Win the national debate tournament, graduate as valedictorian, go off to college and become a successful lawyer. These goals are all within reach for Sammie McCoy, who has every detail of her life planned out. Sammie refuses to settle for anything less, even when she is diagnosed with Niemann Pick Disease Type C (NPC), a rare genetic disorder that will eventually steal her memory and then her life. As disease interferes with her plans and she begins to experience symptoms of memory loss, she starts to record her memories in a book for her future self so she can remember the most important parts of her life. When things begin to change for Sammie, she learns more about herself and who and what are most important. Sammie’s story brings attention to this rare disease and to the experience of a teen coming to terms with their development of chronic, terminal illness.
Lycanthropy and Other Chronic Illnesses by Kristen O’Neal
This new adult novel introduces readers to Priya, who became ill and was diagnosed with Lyme disease while studying at Stanford. Leaving school to move home to New Jersey and continuing to feel sick starts to wear on her, and her friends at Stanford have moved on without her. She relies on her online friend, Brigid, and an online support group of other young adults suffering from various chronic illnesses and disabilities. The story takes an interesting turn when Priya meets Brigid in real life and learns that her “chronic illness” is lycanthropy. While being a werewolf is certainly different from the true chronic illnesses the other characters have, there are still similarities in Brigid’s experiences that those with chronic illness may connect with. Priya and Brigid’s friendship and the chronic illness support group also highlight the importance of friendship on the sometimes lonely road of navigating chronic illness.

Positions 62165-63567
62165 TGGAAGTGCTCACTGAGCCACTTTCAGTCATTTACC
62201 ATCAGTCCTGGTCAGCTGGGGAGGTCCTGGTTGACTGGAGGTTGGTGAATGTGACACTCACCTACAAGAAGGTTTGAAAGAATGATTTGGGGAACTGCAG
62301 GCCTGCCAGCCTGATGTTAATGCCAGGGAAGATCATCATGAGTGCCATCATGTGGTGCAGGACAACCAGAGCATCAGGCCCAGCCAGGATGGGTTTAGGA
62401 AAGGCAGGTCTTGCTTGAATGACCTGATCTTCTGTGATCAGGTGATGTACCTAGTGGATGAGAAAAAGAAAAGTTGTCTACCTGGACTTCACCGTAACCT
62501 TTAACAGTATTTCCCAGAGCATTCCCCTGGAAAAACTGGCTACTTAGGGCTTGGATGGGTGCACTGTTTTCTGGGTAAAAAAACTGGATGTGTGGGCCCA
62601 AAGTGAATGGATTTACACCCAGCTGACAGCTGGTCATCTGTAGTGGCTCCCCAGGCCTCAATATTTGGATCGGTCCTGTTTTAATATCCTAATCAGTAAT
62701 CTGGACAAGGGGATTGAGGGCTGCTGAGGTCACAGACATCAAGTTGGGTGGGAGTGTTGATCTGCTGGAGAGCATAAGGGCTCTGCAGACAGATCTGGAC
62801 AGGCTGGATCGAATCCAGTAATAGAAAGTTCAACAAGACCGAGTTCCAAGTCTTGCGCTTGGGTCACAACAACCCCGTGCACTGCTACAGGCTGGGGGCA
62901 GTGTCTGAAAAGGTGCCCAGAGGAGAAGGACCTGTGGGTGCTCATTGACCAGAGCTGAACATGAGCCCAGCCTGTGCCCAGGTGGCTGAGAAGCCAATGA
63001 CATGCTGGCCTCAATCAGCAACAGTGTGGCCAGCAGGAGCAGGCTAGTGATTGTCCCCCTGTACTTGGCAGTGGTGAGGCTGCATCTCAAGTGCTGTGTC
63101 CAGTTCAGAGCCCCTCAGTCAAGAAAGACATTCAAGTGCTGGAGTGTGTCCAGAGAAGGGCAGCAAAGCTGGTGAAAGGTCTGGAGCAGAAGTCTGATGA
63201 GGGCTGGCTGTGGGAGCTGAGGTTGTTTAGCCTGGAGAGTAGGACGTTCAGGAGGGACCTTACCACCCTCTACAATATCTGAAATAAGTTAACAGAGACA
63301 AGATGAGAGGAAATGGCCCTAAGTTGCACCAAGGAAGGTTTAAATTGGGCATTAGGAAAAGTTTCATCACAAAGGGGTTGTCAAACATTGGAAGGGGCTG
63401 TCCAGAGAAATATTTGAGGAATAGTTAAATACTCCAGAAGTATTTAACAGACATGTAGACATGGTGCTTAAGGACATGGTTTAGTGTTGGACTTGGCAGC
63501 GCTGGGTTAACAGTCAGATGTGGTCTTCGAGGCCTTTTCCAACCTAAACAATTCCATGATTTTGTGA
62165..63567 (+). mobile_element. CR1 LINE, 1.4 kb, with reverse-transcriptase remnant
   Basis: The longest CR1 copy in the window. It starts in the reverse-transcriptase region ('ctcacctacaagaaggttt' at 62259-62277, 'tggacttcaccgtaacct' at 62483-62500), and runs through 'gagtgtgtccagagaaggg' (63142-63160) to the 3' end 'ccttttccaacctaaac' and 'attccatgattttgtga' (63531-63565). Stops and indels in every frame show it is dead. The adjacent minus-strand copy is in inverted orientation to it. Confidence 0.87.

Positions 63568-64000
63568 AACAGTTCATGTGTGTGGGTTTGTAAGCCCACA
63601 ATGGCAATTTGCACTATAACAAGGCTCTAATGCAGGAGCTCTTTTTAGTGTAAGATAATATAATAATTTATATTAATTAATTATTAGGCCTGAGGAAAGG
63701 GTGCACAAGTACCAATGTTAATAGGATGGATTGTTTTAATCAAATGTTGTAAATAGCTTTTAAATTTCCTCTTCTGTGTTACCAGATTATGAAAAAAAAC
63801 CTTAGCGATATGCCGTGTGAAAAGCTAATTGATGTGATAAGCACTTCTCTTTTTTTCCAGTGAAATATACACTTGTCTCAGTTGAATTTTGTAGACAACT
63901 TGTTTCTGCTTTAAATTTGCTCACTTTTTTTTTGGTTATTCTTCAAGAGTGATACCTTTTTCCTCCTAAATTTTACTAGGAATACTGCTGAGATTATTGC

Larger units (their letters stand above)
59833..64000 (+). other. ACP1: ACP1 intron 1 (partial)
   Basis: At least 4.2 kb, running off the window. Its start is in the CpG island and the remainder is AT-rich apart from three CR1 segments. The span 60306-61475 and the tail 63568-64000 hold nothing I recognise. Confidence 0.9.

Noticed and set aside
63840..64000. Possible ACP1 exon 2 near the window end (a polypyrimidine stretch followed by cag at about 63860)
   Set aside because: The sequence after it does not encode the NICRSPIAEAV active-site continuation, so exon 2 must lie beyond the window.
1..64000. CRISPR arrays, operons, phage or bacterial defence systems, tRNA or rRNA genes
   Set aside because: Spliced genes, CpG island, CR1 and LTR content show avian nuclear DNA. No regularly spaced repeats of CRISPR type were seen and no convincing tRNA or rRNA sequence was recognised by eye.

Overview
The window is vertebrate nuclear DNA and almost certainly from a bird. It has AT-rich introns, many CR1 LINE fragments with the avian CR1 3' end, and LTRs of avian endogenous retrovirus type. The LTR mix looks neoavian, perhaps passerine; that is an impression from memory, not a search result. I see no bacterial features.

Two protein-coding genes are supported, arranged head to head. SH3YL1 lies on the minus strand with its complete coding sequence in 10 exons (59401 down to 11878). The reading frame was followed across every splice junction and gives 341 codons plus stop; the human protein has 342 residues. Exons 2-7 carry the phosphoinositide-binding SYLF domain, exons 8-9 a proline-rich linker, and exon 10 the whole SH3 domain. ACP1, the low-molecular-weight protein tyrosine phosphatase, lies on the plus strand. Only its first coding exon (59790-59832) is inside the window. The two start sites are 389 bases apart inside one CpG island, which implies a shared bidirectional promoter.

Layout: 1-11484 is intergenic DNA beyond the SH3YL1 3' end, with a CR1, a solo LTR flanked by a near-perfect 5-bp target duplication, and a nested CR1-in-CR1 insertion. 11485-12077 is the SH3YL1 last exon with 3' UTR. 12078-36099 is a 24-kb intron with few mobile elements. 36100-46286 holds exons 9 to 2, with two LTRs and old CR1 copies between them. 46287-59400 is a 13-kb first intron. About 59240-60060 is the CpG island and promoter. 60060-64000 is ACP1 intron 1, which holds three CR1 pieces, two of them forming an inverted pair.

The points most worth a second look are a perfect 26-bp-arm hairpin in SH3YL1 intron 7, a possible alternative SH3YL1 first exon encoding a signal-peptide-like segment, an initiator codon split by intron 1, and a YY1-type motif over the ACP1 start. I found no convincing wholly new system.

Kasia spends most of her time at home due to her condition: myalgic encephalomyelitis (ME), also called Chronic Fatigue Syndrome (CFS). She frequently watches the world through her window. While typically nothing happens, one day she believes she has witnessed a kidnapping. Uncertainty in what she saw leads her to pursue a girl she saw in the window across the street, who she later learns may not actually exist. As she searches for answers to this mystery, readers also get a thorough glimpse into what it is like for Kasia to live with ME. Author Penny Joelson lives with ME herself, and her first-hand perspective told through Kasia’s story aids in calling attention to the realities of living with ME in a way that anyone with chronic illness may be able to connect with.
Author Penny Joelson also wrote a personal essay for We Need Diverse Books in 2020 discussing her experiences with ME, why she had to write this book, and what teens living with ME shared with her about their own experiences.
I will continue to read and promote YA texts featuring protagonists with chronic illness, and I encourage you to check them out too. Additionally, for more information about support for students with chronic illness, visit the resources section of this CDC webpage.